Ultra-light electric motor to feed Australia's first home-grown rocket
Equipmake says it's got the lightest and most power-dense electric motor on the market, and if there's one place where weight is critical, it's on a launch pad. The company has developed an ultra-lightweight motor for Australia's first rocket launch.
Queensland-based Gilmour Space Technologies is on the home stretch making preparations for the launch of its three-stage Eris orbital launch vehicle next April. It'll be the first orbital launch attempt of an Australian designed and built rocket, and the company hopes it'll represent the beginning of a new space launch industry Down Under.
Rather than acting as a supplier to other rocket companies overseas, Gilmour has built its own machine from the ground up. Standing 25 m (82 ft) high, it has a first-stage diameter of 2 m (6.6 ft), and a second-stage diameter of 1.5 m (4.9 ft), and it's designed to take a payload mass up to 305 kg (672 lb) up as high as 500 km (311 miles) for delivery to sun-synchronous or equatorial orbits.
The Eris will be powered by five of Gilmour's own Sirius rocket engines. This is a hybrid engine, meaning it uses a liquid oxidizer but a solid fuel. In a final bench test to destruction, it generated 115 kilonewtons (25,850 lbf) and burned for more than 90 seconds before exploding.
"This is the most powerful rocket engine ever developed in Australia," said Gilmour Space CEO and co-founder Adam Gilmour, "and it achieved its mission duration requirement before failure." You can see that test in the video below.
On board the Sirius engine is a component familiar to us: Equipmake's spoked-magnet electric motor, which we first wrote about back in 2018, and revisited again in 2020 when the company announced its Ampere motor would be the most power-dense electric motor in the world, beating even Koenigsegg's "Raxial Flux" Quark motor.
With weight being at an absolute premium in the rocket game, Gilmour engaged Equipmake to design and build the electric motors for Sirius.
"Gilmour approached us to put a proposal together for a very, very lightweight motor and inverter," Equipmake CEO and former Formula One engineer Ian Foley tells us over a video call. "That's super interesting for us, because of course it starts off in atmosphere on Earth, and two minutes later you're in a vacuum, dealing with incredible acceleration the whole time. The design requirements were unlike anything we've done before."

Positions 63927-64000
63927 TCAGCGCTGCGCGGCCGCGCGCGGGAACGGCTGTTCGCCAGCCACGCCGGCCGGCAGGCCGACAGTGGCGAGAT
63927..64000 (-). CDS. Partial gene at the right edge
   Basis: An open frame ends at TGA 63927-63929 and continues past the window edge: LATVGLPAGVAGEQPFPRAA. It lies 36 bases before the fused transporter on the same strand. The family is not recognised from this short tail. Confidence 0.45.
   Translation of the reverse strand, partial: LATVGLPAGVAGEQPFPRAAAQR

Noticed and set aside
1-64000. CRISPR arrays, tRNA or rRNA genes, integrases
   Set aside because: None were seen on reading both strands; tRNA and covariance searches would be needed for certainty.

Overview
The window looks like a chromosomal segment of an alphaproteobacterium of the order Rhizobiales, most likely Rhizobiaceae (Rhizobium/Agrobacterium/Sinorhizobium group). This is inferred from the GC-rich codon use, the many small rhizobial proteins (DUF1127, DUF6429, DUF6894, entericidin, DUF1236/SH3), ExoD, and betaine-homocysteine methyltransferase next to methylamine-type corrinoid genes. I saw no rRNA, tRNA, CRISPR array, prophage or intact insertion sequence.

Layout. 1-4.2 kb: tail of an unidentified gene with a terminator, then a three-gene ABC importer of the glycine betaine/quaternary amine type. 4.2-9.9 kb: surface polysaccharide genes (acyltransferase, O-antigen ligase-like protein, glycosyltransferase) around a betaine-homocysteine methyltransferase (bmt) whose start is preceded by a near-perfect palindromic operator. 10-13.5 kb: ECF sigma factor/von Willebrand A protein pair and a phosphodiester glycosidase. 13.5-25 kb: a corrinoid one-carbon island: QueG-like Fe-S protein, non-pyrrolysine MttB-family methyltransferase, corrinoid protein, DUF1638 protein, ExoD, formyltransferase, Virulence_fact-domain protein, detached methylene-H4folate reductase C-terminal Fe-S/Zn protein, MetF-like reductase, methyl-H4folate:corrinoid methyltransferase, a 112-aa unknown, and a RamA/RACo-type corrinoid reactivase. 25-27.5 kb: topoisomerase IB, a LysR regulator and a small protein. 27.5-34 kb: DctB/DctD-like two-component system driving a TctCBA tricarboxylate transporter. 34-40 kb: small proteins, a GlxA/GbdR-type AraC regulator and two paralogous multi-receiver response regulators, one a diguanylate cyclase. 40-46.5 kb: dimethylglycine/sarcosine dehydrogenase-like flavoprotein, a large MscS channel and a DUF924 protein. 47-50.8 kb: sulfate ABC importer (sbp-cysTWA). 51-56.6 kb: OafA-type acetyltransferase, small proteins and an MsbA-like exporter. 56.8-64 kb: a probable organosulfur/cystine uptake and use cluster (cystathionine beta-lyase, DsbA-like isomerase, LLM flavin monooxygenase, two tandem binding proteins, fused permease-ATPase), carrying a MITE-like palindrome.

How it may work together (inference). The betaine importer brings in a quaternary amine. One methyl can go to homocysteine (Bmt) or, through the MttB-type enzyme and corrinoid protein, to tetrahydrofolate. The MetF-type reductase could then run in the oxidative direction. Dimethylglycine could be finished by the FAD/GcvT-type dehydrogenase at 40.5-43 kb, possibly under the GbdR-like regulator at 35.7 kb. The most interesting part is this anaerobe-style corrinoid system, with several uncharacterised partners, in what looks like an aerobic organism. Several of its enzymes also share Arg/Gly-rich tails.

The electric motors and inverters, of which there are several in each rocket, are there to pump fuel. And the inverters in particular look unique as compared to terrestrial inverters.
"Normally, the inverter is a square box," says Foley, "that's the easiest way to make them. But this one needs to work in a vacuum. It needs to be high voltage, because you want lots of power. But when you have two conductors at high voltage in a vacuum, you get a phenomenon called partial discharge. Take a fluorescent tube; that's in a vacuum, and the charge can jump across that."
"So we had to design the inverter to keep air pressure inside," he continues. "We had to completely redesign it mechanically, to withstand the pressure from within when it goes from the atmosphere into the vacuum. So it ends up being close to cylindrical, with a carbon fiber shell to keep the pressure in and the weight down."
Electronically, the space motor runs the latest power switches from Wolfspeed, made using silicon carbide. This is an insanely difficult material to work with, but it results in lighter weight and higher efficiency than standard gear. "This pushes things further in the inverter than we have done before," says Foley, "and this stuff always does cascade through. We developed it for aerospace, but we're about to launch our silicon carbide inverter for buses."
"The big thing for automotive is that it's more efficient," continues Foley. "Typically, people are reporting about a 5% increase in range, because the losses in silicon carbide are much lower than a conventional inverter. At the moment, it's more expensive, but then so are batteries, so you can come up with a business case. EVs are at the stage now of incremental development, so a 5% increase in range is a big result from one technology step."
Gilmour has stated an ambition to scale up its rockets to be capable of launching manned space flights. It seems unlikely that battery-powered electric powertrains, no matter how lightweight the motors and inverters, will be able to move the amount of fuel these larger rockets will require. SpaceX's Elon Musk explains the problem in the tweet below, discussing why SpaceX isn't using Tesla's electric motors to pump propellant in the Raptor engines which will power the Starship rocket.
Raptor pump power is over 100MW per engine & 33 engines, means over 3GW. Not even remotely possible for electric motors & batteries to compete.— Elon Musk (@elonmusk) April 3, 2022